Saturday, May 27, 2006


"To continue Olson's work, as distinct from merely reproducing it, we must set aside the tendency, in reading Olson, to become ourselves "Olsonian." Mimicking his stylistic habits or taking up his particular interests or attitudes or concepts is not the best of even a proper sign of homage. Whatever we take from him must be examined carefully and reconsidered, made fit to serve our own location, historically, on earth, and in language."

(thx AV)

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brief account of Nanaimo Chinatowns & film of the fire which destroyed the last one on September 30, 1960. (Confirmed May 31 that witnessing this fire is the earliest memory of Five Acres/Vinegar Hill poet Kevin Davies)

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Friday, May 26, 2006

rare glimpse of rara avis Kathleen Byron (with David Farrar) in (sadly the cut version) of Powell & Pressburger's The Small Back Room (1949) the other night. Her performance as Sister Ruth in "Black Narcissus" a great example of how a performance can deepen a filmmaker's conception to the point of overthrow--you can tell P&P didn't know what they'd unleashed, but were smart enough to go with it.

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Looking up the 1953 Van Heflin movie "Battleground" (on later today in TCM's all-war Memorial Day weekend) in my 1981 blue Bantam paperback "Movies on TV: conceived and edited by Steven H. Scheur" I remembered why older editions of that series (at some point in the 80's it was completely redone, badly) are worth looking out for--I only re-found it recently. It's terse, opaquely auterist critical language greatly appealed to (and undoubtedly influenced) my younger self. Here's a sentence of the "Battleground" entry: "Retains interest for Wellman's gritty, abstract schematicism, but he fails to reach the pinnacle set by his "Story of G.I. Joe"." What could! Almost something of the great Donald Phelps (that Lover of Dorn & Dwan!) about that. But here's my all-time favorite--which I urge young poseur types to memorize--from the entry for Preminger's 1952 "Angel Face"--"It's so well measured in minute calibrations of lighting and framing that the essential shallowness of the sexual premise is never overcome by the intensity of the implacable style." Works for anything!

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here's the video--excuse me while I rocksteady...
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farewell Desmond Dekker whose "Israelites" was a lot of people's first reggae single, certainly mine! Though in those days (Ayr,Scotland 1970)
we called it "blubeat", which until Dekker came along was considered strictly the domain of the scary skinheads hanging out in front of the Bobby Jones dancehall looking for fights...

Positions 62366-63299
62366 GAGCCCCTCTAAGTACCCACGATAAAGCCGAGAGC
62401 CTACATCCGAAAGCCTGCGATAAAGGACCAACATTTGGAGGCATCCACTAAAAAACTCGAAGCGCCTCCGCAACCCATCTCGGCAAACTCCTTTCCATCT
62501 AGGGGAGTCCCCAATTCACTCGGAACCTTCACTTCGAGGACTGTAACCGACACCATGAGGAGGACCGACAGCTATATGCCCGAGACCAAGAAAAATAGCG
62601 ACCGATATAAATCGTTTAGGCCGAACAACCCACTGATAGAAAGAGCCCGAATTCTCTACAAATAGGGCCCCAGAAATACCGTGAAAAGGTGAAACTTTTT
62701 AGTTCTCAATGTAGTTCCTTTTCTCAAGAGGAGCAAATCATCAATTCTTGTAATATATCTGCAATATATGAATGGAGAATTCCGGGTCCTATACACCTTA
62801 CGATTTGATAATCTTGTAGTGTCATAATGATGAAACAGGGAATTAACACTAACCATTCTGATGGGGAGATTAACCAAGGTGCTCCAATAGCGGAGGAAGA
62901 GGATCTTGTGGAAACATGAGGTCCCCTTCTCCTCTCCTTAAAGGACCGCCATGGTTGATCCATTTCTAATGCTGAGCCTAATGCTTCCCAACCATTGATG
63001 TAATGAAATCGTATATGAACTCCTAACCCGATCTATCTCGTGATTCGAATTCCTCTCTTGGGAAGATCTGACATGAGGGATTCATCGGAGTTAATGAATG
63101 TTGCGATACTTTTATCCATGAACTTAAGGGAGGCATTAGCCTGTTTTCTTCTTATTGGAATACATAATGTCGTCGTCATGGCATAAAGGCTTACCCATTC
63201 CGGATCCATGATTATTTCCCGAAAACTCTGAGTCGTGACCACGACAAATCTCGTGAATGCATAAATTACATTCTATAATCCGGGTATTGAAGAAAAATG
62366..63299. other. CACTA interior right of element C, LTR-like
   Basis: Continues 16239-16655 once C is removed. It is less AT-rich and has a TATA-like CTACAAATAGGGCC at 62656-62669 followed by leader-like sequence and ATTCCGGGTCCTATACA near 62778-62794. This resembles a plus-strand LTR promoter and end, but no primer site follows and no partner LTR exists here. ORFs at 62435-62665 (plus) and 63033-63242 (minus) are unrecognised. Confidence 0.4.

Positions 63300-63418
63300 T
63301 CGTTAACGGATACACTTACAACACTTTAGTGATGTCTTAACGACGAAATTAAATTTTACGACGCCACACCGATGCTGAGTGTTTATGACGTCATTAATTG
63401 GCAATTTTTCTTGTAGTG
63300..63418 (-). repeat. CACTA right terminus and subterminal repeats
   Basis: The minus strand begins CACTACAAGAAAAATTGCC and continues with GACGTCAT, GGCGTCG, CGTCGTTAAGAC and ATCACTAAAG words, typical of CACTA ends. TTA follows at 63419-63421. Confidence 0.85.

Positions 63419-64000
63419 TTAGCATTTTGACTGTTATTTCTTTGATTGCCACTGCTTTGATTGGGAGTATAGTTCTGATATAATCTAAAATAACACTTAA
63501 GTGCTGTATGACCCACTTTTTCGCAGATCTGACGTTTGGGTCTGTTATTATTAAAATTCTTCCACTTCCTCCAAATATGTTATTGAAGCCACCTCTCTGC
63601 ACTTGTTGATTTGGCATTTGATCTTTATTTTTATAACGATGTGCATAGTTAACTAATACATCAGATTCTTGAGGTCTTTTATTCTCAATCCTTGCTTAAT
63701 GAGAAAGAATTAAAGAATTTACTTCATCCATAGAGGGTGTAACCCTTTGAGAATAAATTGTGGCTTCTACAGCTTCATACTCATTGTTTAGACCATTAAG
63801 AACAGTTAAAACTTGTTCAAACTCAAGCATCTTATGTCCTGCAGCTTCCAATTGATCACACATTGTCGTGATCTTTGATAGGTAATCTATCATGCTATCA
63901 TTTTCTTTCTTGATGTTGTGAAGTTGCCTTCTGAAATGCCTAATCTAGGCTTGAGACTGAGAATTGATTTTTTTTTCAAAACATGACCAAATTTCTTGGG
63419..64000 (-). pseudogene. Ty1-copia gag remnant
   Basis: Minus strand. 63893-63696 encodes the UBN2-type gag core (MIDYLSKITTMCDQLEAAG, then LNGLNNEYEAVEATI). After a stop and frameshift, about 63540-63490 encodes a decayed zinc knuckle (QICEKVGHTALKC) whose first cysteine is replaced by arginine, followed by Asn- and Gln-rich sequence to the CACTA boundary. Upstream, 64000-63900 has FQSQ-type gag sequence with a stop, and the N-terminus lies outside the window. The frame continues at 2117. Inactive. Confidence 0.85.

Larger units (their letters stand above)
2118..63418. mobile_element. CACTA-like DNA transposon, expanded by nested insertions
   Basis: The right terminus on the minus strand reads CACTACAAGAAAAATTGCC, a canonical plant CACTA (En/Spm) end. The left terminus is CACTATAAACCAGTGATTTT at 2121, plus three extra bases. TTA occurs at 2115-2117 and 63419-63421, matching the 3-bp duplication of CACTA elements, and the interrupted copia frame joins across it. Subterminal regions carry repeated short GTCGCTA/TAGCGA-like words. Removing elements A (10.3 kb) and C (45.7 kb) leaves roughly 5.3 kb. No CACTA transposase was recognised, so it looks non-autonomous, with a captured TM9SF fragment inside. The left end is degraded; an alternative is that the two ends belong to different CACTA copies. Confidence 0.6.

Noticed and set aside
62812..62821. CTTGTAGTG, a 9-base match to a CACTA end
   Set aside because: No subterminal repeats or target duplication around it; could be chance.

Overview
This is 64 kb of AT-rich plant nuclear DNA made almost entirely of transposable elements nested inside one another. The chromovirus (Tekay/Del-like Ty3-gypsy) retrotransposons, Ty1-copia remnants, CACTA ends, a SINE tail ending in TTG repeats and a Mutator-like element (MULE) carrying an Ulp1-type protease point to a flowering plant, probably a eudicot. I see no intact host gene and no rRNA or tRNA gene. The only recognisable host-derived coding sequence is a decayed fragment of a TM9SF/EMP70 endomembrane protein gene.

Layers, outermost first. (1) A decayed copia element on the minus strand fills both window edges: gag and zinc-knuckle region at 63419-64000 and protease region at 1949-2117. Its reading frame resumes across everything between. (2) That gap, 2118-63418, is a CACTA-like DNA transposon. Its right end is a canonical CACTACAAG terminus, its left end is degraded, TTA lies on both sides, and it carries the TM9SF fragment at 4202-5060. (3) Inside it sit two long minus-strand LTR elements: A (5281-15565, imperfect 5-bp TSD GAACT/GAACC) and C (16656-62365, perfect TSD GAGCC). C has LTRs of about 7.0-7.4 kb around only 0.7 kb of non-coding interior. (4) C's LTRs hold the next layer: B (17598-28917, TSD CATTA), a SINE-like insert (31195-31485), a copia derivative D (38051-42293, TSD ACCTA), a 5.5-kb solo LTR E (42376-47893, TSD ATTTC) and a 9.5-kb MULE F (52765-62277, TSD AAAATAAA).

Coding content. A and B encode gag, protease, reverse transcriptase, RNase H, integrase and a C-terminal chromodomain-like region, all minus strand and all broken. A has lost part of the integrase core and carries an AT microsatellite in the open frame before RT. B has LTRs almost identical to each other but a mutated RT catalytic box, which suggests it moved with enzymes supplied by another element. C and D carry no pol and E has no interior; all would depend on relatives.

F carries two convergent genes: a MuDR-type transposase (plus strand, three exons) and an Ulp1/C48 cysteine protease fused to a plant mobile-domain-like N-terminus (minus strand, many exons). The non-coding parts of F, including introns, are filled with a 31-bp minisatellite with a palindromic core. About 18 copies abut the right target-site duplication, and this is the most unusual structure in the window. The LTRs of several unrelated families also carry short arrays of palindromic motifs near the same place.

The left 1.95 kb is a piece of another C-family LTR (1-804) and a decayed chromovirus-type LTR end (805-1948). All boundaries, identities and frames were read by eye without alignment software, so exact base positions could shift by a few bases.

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Thursday, May 25, 2006

in the Village Voice, Joshua Clover on Harewood poet Kevin Davies
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Wednesday, May 24, 2006

Canada out of Afghanistan

"This is the "mission" that Stephen Harper, Yankee sycophant and budding warmonger, has "extended." The mission is not intended to ever end because its purpose was and is to ensure the US permanent access to Mideast oil and Afghani land for pipelines. But end it will -- just as every other colonial occupation of Afghanistan has ended -- when the occupiers tire of bleeding. Too bad dozens of Canadian soldiers, who should be peacemakers, will have to die to teach us an old lesson."

Tuesday, May 23, 2006

The history behind (and recipe for) Eccles. Cakes

The word 'Eccles' means church and is derived from the Greek word 'Ecclesia' which means an assembly. In the middle ages an annual service 'Eccles Wakes' took place at the church in Eccles and afterwards there was a fair at which food and drink were sold, including of course, Eccles cakes.

In 1650, when the Puritans gained power, they banned the Eccles Wakes and subsequently the Eccles cakes which they considered to have pagan significance due to their juicy and exotic richness.

More recently the question of Eccles cakes has been raised in Parliament. A question was tabled regarding the future of cakes made outside Eccles to the same ingredients. Could non-Eccles made cakes still be referred to (and sold) as Eccles cakes?"

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from Thomas Browne's Vulgar Errors--

"That 'tis good to be drunk once a month, is a common flattery of sensuality, supporting it self upon Physick, and the healthful effects of inebriation. This indeed seems plainly affirmed by Avicenna, a Physitian of great authority, and whose religion prohibiting Wine, could less extenuate ebriety. But Averroes a man of his own faith was of another belief; restraining his ebriety unto hilarity, and in effect making no more thereof than Seneca commendeth, and was allowable in Cato; that is, a sober incalescence and regulated �stuation from wine; or what may be conceived between Joseph and his brethren, when the text expresseth they were merry, or drank largely, and whereby indeed the commodities set down by Avicenna, that is, alleviation of spirits, resolution of superfluities, provocation of sweat and urine may also ensue. But as for dementation, sopition of reason, and the diviner particle from drink; though American religion approve, and Pagan piety of old hath practised it, even at their sacrifices; Christian morality and the doctrine of Christ will not allow. And surely that religion which excuseth the fact of Noah, in the aged surprisal of six hundred years, and unexpected inebriation from the unknown effects of wine, will neither acquit ebriosity nor ebriety, in their known and intended perversions."

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